AI engineers at Google have developed a machine learning model that identifies the consensus on controversial topics, the company said this week. The search giant is using the system to prevent misinformation being included in the “featured snippets” that appear at the top of its search results.

To reduce the risk of misinformation appearing in featured snippets, Google analyses relevant sources using its ‘multitask unified model’ (MUM), a ‘multi-modal’ natural language processing technology it developed last year.

Using MUM, “our systems can now understand the notion of consensus, which is when multiple high-quality sources on the web all agree on the same fact,” wrote Pandu Nayak, Google’s VP of search, in a blog post.

The content of featured snippets can now be checked against “high-quality sources on the web, to see if there’s a general consensus for that callout, even if sources use different words or concepts to describe the same thing,” Nayak explained.

“We’ve found that this consensus-based technique has meaningfully improved the quality and helpfulness of featured snippet callouts.”

The new system also reduces the chance of misleading snippets appearing in response to queries based on a false premise. “A recent search for ‘when did snoopy assassinate Abraham Lincoln’ provided a snippet highlighting an accurate date and information about Lincoln’s assassination, but this clearly isn’t the most helpful way to display this result,” Nayak wrote.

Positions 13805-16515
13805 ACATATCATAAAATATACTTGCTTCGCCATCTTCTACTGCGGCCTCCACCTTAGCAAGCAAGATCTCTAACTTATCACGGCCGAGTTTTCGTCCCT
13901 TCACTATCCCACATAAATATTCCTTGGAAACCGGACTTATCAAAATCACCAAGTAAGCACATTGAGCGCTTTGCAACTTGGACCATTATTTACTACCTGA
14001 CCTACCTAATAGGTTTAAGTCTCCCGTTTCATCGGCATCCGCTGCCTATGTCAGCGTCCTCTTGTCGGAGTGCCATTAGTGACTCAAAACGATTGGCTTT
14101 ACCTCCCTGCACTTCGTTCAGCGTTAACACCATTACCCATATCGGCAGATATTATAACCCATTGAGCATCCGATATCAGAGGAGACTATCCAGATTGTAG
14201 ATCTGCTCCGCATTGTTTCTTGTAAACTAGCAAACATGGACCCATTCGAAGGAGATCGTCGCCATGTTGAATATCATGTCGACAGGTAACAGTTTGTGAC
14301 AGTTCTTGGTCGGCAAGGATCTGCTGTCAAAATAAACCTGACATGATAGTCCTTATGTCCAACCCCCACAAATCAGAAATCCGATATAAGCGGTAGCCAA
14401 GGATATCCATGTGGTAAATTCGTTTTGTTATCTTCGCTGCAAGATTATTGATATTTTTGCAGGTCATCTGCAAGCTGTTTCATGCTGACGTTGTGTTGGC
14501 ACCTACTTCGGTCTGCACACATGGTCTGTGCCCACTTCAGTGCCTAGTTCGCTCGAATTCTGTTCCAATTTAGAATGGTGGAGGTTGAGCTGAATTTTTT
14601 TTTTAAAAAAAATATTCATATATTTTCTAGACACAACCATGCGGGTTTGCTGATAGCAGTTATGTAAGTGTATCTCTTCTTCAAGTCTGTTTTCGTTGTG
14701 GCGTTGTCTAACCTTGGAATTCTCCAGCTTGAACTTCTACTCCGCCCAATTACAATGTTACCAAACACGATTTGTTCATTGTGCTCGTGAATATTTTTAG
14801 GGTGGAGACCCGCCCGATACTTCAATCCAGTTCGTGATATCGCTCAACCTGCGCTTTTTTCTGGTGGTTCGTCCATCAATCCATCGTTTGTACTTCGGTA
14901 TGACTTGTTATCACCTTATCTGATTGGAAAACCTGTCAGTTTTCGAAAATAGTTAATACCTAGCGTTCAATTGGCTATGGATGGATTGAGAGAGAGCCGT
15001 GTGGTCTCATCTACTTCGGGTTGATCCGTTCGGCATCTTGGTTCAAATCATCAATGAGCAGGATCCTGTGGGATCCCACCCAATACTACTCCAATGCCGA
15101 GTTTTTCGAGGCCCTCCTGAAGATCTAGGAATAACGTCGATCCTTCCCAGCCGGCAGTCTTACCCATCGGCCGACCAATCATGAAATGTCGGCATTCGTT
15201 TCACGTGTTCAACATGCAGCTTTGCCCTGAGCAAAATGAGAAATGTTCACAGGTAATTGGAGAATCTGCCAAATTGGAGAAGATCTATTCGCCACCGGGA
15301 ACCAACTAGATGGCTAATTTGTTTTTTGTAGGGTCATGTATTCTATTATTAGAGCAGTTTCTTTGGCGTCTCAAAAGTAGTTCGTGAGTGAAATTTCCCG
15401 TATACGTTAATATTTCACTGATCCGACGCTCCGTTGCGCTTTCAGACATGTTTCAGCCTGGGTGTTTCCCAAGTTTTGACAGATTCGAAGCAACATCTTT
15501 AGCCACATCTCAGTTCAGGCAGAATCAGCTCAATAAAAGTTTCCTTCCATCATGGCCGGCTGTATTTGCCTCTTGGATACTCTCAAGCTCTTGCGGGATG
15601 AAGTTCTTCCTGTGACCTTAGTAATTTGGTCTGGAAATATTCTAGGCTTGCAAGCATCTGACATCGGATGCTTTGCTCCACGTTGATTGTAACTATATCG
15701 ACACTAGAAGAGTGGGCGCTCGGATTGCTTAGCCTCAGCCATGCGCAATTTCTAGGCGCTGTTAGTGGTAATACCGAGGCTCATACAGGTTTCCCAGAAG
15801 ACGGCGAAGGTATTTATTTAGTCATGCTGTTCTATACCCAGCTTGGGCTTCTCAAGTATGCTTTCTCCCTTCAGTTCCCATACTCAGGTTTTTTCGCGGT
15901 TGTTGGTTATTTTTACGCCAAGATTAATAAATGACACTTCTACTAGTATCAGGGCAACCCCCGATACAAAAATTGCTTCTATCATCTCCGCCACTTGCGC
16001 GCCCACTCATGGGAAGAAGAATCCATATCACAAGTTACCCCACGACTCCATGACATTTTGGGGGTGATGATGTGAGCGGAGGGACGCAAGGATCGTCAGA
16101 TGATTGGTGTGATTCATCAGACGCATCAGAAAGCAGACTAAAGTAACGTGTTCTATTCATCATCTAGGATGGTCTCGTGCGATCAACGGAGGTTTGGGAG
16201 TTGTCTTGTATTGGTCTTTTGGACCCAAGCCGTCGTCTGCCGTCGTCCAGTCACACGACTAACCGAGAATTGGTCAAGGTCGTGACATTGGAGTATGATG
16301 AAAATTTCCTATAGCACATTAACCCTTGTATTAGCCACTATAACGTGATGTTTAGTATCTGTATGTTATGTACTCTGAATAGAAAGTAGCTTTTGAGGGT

The latest update uses MUM to identify such search queries, and reduces the chance of snippets appearing by 40%.

Google vs misinformation

Nayak outlined some additional measures to help promote ‘information literacy’ among its users. These include a new ‘About this result’ feature, that pulls in information from Wikipedia about sources linked from search results, and ‘content advisories’ that alert users when Google does not have confidence in the quality of information in its results.

These content advisories were originally developed for breaking news stories, but will now be rolled-out for all search results.

The updates are part of a concerted effort by Google to crack down on misinformation on its platforms. “Google was built on the premise that information can be a powerful thing for people around the world,” wrote Nayak.

“We’re determined to keep doing our part to help people everywhere find what they’re looking for and give them the context they need to make informed decisions about what they see online.”

Other measures include a $75m investment by the Google News Initiative to help develop media literacy, Nayak wrote, and a new project to develop lesson plans for school pupils on information literacy.

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